With timing that I found infelicitous, my birthday post included an invitation from the hospital to attend the Older Persons’ Unit to check out the state of my bones.
According to the government, I am a mere sprig of a thing, with plenty of years left on the clock before I can even think about drawing my pension. Yet in health terms, I am obviously considered to be heading for my final furlongs.
The double think required to keep both those ideas compatible seems to demand the mixed metaphors. I loved Alice in Wonderland as a child, but never expected to be living in a world where the Duchess and the Queen of Hearts seemed relatively sensible.
Anyway, this afternoon I had my appointment. I finished work at lunchtime, but it wasn’t worth going home, so having eaten, I had a mooch about the City, and did some window shopping for a new iron as I think mine is not going to last much longer. I don’t know if there’s an Older Irons’ Unit, but mine would definitely qualify. It was given to me by a neighbour who sold up to travel the wotld. That was around seventeen years ago.
It was one of those days when you are aware of power tussles among the weather gods; first one then the other seizing the controls, and leaving us mere mortals taking sunglasses on and off, being buffeted by winds, drenched by sudden heavy showers, and warmed by the sun.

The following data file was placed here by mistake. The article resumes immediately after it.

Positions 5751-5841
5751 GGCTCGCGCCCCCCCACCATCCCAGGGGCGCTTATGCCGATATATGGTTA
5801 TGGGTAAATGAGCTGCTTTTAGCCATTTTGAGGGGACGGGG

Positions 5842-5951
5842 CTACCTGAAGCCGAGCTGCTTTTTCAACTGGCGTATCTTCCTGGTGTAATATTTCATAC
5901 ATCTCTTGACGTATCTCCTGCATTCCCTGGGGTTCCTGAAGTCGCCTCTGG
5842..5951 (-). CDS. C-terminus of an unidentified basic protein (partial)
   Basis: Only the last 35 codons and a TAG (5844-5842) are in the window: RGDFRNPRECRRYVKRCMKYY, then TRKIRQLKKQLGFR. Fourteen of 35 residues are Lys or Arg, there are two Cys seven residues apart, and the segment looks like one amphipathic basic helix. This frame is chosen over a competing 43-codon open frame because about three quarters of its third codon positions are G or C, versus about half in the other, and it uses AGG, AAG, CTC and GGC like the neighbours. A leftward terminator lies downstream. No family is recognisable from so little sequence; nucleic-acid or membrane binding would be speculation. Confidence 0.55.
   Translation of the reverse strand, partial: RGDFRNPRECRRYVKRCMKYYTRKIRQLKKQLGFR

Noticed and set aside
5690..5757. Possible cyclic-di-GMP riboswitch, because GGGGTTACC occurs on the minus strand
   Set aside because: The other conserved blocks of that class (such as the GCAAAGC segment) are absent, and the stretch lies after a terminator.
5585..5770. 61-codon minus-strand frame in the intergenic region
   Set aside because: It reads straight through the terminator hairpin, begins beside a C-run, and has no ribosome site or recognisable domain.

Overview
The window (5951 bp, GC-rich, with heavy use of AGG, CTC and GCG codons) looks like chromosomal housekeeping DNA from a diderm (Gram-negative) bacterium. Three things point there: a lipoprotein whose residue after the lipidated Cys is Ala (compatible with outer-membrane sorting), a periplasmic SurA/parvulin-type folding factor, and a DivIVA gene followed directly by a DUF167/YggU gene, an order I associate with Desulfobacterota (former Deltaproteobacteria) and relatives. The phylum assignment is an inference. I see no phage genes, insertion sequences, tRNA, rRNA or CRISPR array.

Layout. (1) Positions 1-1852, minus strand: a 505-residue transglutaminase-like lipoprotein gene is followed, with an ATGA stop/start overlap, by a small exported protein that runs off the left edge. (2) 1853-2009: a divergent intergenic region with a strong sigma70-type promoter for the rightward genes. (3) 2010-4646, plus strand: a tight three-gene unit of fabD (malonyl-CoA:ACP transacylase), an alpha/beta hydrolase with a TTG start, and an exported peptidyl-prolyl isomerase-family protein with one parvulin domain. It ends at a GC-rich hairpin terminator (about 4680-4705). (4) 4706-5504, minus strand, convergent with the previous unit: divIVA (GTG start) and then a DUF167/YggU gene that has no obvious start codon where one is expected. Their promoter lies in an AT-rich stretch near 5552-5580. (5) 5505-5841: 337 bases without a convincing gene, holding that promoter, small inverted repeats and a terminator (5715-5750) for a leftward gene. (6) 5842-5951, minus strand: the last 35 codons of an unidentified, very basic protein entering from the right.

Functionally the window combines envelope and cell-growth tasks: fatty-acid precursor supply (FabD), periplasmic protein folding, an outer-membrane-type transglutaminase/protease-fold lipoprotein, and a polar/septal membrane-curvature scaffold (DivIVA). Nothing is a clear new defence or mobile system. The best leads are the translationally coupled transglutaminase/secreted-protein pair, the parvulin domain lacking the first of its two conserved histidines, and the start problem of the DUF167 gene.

I was dawdling along near the Monument when I realised the clouds were stacking up. I decided to head across the bridge to the safety of Guy’s Hospital.
The light was impressive.
The heavens opened as I slipped into the shelter of Guy’s entrance.
It was a couple of hours before I left. I had been scanned, interviewed, bloods had been taken. My bones are ok, but given my family history – Mother had osteoporosis and bones like lace – I shall be called back earlier than the usual four years. The nurse did keep telling me I was young though.
Then made my way to the bus stop via one of the less attractive routes past the mortuary. There’s a new building to the north; medical student accommodation I’d guess. This caught my eye and made me smile:
The bus arrived at the stop at the same time as I did and I headed home. But at the Elephant we were told there was a diversion. I got out, or alighted, to use the quaintly archaic language of public transport. The road was closed to traffic. There were several police cars, and blue and white tape was tied to convenient structures.
“Not another accident?” said someone nearby. Only last week a cyclist was killed at the Elephant, and a pedestrian seriously injured in a RTA on one of the approach roads.
“It was the police car,” said someone else. “It was answering a call, but hit another car and ripped its door off. No one was hurt though.”
I hope he was right, but a few moments later I heard someone say an elderly woman had had to be cut out of the car. I haven’t looked on twitter yet. One onlooker was taking the opportunity to complain to a policeman about a cyclist’s reckless behaviour that he had witnessed.
I walked on and cast my vote in the European elections.